Last week he endorsed J.D. Vance, the author of the book "Hillbilly Elegy" which I'm sure Trump has never heard of much less read. What he did read were accounts of Vance's recent ostentatious Trump worshiping and decided to endorse him against the advice of just about everyone (except Don Jr and Sean Hannity who pushed him relentlessly). In his endorsement statement he said he chose Vance because he can "win," noting: "This is not an easy endorsement for me to make because I like and respect some of the other candidates in the race — they've said great things about 'Trump'..."

 The "Mar-a-lago Machine" may just turn out to be a wrecking crew.

And yes, he immediately endorsed former Republican vice presidential candidate and reality star Sarah Palin, who is running for the seat opened up by the death of Alaska Congressman Don Young. Of course, he did.


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Those are just a few of the celebrity gadflies, sycophants, grifters and weirdos he is backing. Will all this activity solidify his self-defined characterization as a kingmaker? Maybe. The electoral terrain for Republicans looks very good for the fall. But Republicans are nervous. No less that Senate Majority Leader Mitch McConnell said last week:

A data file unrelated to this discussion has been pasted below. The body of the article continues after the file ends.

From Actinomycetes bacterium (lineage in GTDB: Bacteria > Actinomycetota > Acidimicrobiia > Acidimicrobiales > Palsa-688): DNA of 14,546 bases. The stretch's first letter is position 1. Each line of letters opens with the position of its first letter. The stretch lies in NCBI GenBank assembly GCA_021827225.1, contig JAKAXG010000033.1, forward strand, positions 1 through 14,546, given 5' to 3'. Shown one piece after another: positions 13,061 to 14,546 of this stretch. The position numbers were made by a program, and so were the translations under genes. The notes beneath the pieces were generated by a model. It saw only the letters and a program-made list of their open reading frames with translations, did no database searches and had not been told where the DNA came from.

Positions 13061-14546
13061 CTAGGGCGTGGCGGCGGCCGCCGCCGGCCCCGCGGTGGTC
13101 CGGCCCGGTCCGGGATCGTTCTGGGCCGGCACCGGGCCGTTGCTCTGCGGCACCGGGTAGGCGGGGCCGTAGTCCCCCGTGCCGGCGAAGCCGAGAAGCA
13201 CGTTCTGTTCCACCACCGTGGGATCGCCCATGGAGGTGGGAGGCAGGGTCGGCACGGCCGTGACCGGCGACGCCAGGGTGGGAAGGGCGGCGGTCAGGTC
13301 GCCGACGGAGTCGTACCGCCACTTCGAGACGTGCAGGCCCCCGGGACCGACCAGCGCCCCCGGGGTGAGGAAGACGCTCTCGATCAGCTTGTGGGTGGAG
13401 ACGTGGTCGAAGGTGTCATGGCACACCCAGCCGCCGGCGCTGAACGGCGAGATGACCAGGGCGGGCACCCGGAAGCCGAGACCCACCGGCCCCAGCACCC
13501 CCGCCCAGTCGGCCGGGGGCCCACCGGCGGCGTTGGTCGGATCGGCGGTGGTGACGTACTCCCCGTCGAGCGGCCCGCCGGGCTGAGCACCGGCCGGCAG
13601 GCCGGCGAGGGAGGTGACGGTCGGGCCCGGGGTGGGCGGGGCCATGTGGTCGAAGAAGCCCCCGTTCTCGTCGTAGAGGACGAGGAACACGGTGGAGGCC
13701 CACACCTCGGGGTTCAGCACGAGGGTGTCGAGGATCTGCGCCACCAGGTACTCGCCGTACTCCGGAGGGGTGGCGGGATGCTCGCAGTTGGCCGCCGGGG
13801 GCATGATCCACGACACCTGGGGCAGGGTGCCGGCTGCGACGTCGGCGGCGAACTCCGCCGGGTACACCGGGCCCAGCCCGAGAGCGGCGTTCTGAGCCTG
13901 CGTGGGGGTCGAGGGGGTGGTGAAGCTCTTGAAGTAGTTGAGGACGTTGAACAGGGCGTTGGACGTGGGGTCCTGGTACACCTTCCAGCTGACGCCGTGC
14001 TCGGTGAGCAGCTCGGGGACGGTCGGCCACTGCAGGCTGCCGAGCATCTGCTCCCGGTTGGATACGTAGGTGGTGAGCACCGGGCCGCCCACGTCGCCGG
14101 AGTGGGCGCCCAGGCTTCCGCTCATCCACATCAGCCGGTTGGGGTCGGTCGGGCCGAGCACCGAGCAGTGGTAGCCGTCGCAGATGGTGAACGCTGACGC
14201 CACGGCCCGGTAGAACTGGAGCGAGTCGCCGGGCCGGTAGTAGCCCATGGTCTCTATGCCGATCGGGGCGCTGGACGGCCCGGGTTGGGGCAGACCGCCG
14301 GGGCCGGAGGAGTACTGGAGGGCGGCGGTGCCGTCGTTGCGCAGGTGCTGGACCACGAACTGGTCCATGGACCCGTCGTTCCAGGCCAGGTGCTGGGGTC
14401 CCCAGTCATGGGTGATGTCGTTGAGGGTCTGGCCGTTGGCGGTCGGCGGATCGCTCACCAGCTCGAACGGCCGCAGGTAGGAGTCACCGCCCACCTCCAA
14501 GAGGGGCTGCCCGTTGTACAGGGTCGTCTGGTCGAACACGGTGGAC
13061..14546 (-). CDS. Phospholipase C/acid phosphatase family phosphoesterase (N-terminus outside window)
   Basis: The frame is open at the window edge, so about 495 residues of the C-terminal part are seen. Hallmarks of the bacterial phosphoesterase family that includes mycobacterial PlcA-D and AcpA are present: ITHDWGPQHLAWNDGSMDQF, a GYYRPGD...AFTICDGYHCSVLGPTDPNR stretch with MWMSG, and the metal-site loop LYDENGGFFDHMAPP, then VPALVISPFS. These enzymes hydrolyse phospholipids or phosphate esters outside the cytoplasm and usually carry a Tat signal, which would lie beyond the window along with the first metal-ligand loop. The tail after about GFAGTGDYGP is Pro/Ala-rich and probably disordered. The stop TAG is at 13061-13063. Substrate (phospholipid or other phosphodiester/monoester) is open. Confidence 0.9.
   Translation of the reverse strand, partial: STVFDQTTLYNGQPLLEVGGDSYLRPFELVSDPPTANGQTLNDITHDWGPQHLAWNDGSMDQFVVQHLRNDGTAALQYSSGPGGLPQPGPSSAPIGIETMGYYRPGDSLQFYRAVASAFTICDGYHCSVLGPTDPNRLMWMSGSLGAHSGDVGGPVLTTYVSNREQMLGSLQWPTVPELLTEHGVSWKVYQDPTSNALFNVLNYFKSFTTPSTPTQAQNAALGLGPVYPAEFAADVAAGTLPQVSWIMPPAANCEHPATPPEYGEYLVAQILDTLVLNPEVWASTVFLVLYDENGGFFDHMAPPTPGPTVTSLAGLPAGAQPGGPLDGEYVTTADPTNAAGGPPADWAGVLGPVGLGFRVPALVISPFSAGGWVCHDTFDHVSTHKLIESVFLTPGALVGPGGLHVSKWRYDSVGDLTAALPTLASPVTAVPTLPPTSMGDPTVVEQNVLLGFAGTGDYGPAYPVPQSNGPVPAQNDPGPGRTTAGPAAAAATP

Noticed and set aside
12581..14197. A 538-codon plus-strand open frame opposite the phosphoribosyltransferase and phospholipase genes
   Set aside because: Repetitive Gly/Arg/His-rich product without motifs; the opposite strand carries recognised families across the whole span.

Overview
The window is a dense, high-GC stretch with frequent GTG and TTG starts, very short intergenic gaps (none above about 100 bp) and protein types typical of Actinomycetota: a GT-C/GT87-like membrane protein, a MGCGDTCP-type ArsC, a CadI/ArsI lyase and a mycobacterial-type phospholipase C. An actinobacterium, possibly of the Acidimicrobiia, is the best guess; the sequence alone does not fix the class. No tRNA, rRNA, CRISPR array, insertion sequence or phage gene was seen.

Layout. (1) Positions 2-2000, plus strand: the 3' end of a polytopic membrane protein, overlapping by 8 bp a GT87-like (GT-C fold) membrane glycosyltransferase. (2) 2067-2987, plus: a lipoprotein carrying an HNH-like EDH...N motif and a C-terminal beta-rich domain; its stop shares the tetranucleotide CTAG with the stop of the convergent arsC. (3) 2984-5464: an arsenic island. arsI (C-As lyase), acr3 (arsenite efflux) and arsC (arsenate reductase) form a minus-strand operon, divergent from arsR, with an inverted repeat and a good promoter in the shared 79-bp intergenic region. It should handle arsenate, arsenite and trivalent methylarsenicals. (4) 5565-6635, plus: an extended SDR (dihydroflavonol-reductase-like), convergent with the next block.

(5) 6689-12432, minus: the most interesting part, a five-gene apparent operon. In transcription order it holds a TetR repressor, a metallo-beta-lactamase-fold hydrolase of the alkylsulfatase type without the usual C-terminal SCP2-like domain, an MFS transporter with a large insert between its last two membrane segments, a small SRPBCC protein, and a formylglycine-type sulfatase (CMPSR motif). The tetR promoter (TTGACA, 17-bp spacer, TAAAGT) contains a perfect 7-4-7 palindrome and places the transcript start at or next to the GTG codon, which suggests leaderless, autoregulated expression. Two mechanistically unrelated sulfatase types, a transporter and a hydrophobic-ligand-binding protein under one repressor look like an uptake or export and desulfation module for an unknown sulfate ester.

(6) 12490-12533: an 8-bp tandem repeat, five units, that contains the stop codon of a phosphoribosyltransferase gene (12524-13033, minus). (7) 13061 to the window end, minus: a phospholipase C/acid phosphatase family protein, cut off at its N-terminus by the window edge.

From an atmospheric point of view, it's a perfect storm of problems for the Democrats. How could you screw this up? It's actually possible. And we've had some experience with that in the past. In the Senate, if you look at where we have to compete in order to get into a majority, there are places that are competitive in the general election. So you can't nominate somebody who's just sort of unacceptable to a broader group of people and win. We had that experience in 2010 and 2012

Indeed they did. It seems as if Republican voters care less and less about such things but in states where they need to attract non-Trumpers, the "Mar-a-Lago Machine" may just turn out to be a wrecking crew. Of course, if they can install the right Trump-friendly "vote-counters" it may not matter. 


Heather Digby Parton

Heather Digby Parton, also known as "Digby," is a contributing writer to Salon. She was the winner of the 2014 Hillman Prize for Opinion and Analysis Journalism.

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Donald Trump Dr. Oz Elections 2022 Endorsements Gop Civil War Jd Vance Mar-a-lago Republicans